Casey will build school despite tight budget

March 05, 2004|BRENDA S. EDWARDS

LIBERTY - Cautious is the word stressed by Casey County Board of Education's finance officer when considering money allocated for construction on the new $7.5 million Jones Park Elementary School.

However, after hearing about budget woes, increases in the price of building materials, and a suggestion to turn the project over to the state, the board voted in special session Thursday to build the school within budget.

"We need to be very cautious," Deena Randolph told the board. She said the board had not planned to use some of its general funds for the project.

Teacher hikes in salary will cost about $200,000.

"No one has any idea what's going to happen in the General Assembly. There is a lot of uncertainty, and we don't know if the state will pass a budget," said Randolph.


"The expenses increase at a higher rate than revenues," Randolph said. She said the school system may have a beginning balance carryover of $1.7 million for next fiscal year, but it will still be $200,000 short of making the budget balance. She said something has to be done to keep a balanced budget, either by moving money from other funds within the overall budget or trying to get money from other sources.

When asked by Superintendent Linda Hatter if the $750,000 set aside for a new Phillips Elementary School gymnasium has to be kept in the contingency fund, Randolph said projections show that expenses will exceed the projected revenue by $600,000.

"The big question is do we need to protect the Phillips gym money or use the money for construction of the new school," board Chairman Donald Sweeney said earlier.

Board member Mike Davis, who represents the Phillips school district and has been trying to get the new gym, said the money had been allocated for four more classrooms in the new school that will serve 500 students from Phillips, Phelps and Douglas elementary schools.

Davis suggested later to turn the project over to the state but was voted down with the four other members voting to continue with the project.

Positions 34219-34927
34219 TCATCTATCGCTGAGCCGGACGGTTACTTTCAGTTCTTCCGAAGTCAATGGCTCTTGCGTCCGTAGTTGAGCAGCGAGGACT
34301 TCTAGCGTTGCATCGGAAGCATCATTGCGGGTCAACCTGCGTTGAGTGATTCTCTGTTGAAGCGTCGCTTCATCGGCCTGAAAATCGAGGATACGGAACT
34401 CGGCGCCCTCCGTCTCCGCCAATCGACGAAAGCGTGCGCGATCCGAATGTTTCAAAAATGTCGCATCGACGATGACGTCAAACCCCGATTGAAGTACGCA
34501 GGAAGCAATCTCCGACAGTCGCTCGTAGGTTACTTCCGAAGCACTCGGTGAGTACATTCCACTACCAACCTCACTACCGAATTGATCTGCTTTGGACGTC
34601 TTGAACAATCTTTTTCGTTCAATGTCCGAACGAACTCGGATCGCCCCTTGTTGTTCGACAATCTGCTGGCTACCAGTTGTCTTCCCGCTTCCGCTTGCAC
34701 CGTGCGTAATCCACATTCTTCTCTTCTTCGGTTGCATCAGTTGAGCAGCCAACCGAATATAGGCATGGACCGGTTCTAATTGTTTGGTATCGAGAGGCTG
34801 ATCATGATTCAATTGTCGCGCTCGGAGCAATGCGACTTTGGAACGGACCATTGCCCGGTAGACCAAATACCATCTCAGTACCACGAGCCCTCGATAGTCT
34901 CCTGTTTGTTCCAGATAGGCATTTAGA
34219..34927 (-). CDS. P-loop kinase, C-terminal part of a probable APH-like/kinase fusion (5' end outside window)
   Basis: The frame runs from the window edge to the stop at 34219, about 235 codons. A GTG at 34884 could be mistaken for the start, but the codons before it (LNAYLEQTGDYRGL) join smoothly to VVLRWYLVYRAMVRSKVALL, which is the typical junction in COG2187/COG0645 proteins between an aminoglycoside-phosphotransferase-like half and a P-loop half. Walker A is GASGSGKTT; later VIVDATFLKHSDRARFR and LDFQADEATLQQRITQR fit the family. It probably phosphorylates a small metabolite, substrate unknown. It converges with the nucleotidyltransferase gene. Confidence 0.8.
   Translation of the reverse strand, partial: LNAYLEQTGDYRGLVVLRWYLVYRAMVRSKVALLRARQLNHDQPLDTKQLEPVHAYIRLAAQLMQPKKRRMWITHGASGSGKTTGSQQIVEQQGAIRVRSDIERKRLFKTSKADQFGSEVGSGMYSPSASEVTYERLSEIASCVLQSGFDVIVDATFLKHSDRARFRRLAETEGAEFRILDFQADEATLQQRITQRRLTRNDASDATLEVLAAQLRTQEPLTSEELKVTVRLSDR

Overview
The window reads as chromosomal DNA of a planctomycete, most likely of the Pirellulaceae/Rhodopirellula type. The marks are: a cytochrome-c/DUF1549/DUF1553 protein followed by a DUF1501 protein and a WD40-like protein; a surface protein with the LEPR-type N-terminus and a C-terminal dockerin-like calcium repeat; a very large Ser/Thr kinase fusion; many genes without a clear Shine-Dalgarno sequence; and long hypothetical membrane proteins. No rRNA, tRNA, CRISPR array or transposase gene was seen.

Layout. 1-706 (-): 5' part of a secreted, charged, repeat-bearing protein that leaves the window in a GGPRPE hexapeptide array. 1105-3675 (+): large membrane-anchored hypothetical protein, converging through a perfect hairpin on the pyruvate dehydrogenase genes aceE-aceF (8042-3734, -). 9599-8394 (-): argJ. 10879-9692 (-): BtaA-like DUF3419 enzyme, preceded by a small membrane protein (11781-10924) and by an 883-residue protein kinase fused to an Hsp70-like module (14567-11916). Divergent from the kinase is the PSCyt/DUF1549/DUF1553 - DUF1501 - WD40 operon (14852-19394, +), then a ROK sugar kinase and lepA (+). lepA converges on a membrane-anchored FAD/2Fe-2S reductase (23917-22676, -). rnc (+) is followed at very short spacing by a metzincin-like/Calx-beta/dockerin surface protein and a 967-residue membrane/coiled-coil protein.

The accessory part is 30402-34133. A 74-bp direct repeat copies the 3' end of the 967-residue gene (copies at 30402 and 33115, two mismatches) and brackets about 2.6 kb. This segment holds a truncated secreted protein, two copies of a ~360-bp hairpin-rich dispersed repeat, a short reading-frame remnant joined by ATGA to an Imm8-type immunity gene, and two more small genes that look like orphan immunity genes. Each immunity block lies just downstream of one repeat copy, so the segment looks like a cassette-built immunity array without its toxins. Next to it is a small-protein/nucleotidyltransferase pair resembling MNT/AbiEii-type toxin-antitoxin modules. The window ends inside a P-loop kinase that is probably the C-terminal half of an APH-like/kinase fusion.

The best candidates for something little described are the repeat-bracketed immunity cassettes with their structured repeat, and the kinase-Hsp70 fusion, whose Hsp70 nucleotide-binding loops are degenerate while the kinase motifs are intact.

The contingency was $443,000 this year, and the school district could end up with $243,000 in contingency if the gym money is left in the funds.

Phillips gymnasium money will have to be used

Hatter said this morning that the school system has been faced for the past three years with more increases than revenues and the $520,000 needed for the Jones Park school is not in the budget.

"We'll have to use the Phillips gymnasium money," said Hatter.

However, Winter Huff, board attorney, warned that it would be against the law to spend money that would put the school system below contingency.

After hearing about the finances, the board also learned that cost of some construction materials has increased as much as 66 percent since Oct. 1. Metal studs have increased by 45 percent, joists by 46 percent, and steel beams and columns by 66 percent, according to the architect.

Architect Larry Schwering of Lexington reviewed architectural plans for Jones Park Elementary School and said the building could be modified to meet budget considerations. He said no significant changes have been made and that this phase of construction will end at the back of the school and include sports fields and some landscape work.

He said the modifications include relocating classrooms for preschool and kindergarten, redesigning the family resource work room and classrooms. The stage area will be incorporated into the cafeteria to keep within the budget, Schwering said.

"If the budget expands, we will expand classrooms," he said.

The school will have a metal roof with the exception of the cafeteria, gymnasium and media center, which will have a different type of material.

Sky lights will provide natural light in the hallways and also reduce electricity use.

He told the board to consider the color scheme of the roof metal, brick and windows in the 56,000 square-foot building.

The architect said after revising the cost, the project is over budget by $355,921. He and the school board are looking at a sales tax savings on the project that could save up to $220,000.

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